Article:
www.newarkadvocate.com 2 mins read
A 100-year birthday deserves a big celebration, and the League of Women Voters turns 100 this year.
It was born in Chicago on Valentine’s Day, Feb. 14, 1920, at the National American Woman Suffrage Association (NAWSA). Achieving women’s suffrage was just over the horizon, clearly in sight. It would come to pass officially in August of that same year.
The struggle had started long before, however, seventy-two long years before, at a convention in Seneca Falls, New York. The men and women there in 1848 signed a manifesto mirroring the language of the Declaration of Independence and listing the grievances and limitations stemming from “this entire disfranchisement of one-half the people of this country.”
By 1920, NAWSA counted over two million members, and the movement’s leaders, among them Carrie Chapman Catt, had begun to imagine a new mission. New voters would quickly learn the mechanics of the ballot box, but they should also understand the big picture. How does government work? How are laws made and enforced? How can people who want legislation reflecting their interests and values organize themselves toward that end? The League of Women Voters was Catt’s answer. It would concentrate on voter education, equipping citizens with the knowledge to participate actively in politics.
From the beginning the League chose to occupy nonpartisan ground. For one thing, leaders had spent decades trying to get suffrage included in the parties’ platforms, a strategy that had come to nothing. More than being frustrated with political parties, however, they perceived advantages to nonpartisanship, imagining education and advocacy that would be reliably fair and balanced. Nonpartisan foundations would open public spaces, such as candidate forums and voter guides, to benefit all voters.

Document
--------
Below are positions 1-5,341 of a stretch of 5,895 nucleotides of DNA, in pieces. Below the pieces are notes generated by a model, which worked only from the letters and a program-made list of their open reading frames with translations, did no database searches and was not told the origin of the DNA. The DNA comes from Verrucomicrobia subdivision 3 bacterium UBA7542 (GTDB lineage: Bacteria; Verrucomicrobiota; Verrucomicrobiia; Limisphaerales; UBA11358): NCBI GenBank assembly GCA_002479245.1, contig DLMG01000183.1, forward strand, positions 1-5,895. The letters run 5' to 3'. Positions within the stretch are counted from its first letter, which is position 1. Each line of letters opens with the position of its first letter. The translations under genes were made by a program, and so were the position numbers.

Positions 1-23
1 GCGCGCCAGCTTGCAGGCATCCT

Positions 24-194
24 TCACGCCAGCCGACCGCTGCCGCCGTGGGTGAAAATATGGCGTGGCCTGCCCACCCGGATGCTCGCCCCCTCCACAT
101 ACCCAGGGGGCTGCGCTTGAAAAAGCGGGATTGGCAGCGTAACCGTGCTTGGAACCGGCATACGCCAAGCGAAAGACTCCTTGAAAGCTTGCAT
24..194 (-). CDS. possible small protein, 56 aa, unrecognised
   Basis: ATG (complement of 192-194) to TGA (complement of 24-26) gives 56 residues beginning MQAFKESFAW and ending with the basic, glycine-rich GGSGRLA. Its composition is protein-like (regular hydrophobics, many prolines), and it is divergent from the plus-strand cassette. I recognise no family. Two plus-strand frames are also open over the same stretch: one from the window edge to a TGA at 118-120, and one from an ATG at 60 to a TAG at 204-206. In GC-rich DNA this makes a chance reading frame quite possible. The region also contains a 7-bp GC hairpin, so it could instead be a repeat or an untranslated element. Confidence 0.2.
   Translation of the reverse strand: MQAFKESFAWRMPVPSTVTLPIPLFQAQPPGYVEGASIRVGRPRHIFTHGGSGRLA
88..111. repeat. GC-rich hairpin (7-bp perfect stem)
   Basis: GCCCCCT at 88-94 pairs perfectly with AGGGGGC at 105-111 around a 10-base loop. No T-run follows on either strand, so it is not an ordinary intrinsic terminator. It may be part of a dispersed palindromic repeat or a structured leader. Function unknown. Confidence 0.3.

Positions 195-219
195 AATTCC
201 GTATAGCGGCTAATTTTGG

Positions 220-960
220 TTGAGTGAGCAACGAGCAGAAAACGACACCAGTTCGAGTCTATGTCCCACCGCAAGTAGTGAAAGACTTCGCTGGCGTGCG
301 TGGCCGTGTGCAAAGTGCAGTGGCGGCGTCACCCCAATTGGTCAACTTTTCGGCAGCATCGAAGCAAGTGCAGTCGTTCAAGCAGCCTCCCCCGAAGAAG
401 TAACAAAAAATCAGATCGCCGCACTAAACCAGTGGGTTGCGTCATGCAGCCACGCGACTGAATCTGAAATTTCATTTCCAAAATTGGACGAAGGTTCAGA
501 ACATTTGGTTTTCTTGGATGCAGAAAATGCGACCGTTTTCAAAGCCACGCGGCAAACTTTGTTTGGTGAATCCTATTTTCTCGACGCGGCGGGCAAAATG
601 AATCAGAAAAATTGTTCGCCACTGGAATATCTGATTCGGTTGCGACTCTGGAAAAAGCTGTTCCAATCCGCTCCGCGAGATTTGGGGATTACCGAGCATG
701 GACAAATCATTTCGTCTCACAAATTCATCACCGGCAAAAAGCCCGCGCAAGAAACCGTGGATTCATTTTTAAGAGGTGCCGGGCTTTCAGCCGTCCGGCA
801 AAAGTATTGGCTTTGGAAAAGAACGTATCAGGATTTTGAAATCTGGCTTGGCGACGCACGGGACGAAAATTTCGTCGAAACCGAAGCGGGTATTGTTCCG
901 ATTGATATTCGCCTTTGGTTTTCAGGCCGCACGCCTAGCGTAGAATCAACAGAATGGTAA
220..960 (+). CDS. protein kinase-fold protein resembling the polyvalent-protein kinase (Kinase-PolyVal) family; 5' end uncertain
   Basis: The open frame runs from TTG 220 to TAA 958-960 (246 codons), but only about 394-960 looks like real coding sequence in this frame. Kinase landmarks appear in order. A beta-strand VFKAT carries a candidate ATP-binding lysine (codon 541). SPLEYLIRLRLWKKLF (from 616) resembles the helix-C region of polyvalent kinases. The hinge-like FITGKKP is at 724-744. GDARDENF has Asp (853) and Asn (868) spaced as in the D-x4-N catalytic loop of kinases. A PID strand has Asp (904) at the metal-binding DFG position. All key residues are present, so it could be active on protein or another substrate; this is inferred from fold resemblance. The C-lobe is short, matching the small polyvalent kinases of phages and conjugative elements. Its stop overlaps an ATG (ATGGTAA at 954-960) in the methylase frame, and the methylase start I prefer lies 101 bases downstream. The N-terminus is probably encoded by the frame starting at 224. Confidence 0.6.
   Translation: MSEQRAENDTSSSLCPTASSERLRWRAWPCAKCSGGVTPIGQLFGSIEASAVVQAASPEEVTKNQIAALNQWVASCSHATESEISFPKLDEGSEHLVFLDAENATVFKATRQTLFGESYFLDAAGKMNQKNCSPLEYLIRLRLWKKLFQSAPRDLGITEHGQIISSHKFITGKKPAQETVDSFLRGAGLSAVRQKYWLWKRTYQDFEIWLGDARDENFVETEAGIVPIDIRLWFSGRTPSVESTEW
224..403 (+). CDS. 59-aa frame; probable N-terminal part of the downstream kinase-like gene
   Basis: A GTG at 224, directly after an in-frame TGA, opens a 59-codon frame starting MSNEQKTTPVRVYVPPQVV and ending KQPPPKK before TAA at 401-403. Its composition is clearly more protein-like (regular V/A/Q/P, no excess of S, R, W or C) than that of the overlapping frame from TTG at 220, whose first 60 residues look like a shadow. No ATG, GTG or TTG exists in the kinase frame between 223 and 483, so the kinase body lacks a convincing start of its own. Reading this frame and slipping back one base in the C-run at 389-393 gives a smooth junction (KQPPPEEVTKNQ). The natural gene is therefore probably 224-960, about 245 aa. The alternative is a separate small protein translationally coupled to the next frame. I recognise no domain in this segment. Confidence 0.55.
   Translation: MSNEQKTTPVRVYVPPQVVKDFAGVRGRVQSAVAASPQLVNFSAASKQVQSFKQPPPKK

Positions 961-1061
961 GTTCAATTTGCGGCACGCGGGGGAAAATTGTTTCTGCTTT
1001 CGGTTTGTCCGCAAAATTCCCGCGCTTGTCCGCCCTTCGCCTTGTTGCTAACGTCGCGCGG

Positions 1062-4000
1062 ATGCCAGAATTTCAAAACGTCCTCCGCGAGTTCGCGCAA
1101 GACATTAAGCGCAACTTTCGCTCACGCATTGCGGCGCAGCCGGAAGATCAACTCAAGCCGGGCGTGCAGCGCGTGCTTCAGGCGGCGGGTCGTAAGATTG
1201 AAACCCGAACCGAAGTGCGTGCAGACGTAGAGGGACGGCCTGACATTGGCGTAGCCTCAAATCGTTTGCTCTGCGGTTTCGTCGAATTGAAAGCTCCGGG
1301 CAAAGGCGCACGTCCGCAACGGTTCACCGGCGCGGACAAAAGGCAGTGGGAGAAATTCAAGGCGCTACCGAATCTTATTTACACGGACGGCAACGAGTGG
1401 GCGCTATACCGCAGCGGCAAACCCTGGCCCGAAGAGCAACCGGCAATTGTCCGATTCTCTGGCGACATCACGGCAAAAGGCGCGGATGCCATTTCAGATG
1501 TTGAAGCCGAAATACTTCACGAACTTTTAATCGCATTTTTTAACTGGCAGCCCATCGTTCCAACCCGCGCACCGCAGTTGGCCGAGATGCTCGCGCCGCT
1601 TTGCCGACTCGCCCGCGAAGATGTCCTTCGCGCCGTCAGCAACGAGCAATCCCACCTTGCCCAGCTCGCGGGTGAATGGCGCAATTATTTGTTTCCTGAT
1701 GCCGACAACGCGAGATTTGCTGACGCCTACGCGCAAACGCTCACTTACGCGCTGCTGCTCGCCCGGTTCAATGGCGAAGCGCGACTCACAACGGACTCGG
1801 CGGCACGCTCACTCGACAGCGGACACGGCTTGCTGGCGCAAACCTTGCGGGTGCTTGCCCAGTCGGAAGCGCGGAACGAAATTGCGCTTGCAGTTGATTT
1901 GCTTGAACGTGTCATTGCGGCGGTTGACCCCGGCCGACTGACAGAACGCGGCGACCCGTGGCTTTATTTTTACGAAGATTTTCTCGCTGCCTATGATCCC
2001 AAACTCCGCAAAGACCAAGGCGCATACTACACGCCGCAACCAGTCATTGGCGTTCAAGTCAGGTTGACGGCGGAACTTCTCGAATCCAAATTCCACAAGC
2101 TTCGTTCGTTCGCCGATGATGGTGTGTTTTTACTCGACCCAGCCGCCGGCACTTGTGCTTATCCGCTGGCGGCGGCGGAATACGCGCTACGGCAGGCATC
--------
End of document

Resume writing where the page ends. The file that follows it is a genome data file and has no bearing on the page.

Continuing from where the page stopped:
In 2020, look for celebrations of the Centennial of women’s suffrage in schools, libraries and other organizations, but the League of Women Voters has reason to celebrate too. The national leadership designated February 14th as a Day of Action, encouraging local chapters to define the birthday in their own ways.
Our local League has extensive experience registering students, garnering around 300 registrations at high schools throughout the county in the spring of 2019, for example. Building on that experience, volunteers recently reached out to other sectors of our community. They talked with neighbors who are homeless or recovering from addiction, those who live with a mental illness or disability, women taking shelter from domestic abuse, and others.
Our local “Day” of Action extended over three days, in fact, and five locations. The nonprofit partners in this effort were the Main Place, New Beginnings (the Woodlands), Newark Homeless Outreach, and Vertical 196 (Licking County Jail Ministries). On Feb. 14 at the Licking County Library in Newark, we welcomed anyone to update their voter registration, register to vote for the first time, or talk to someone about the logistics of voting and why it matters.
Happy birthday to the League of Women Voters.
Rita Kipp is the President of the League of Women Voters of Licking County.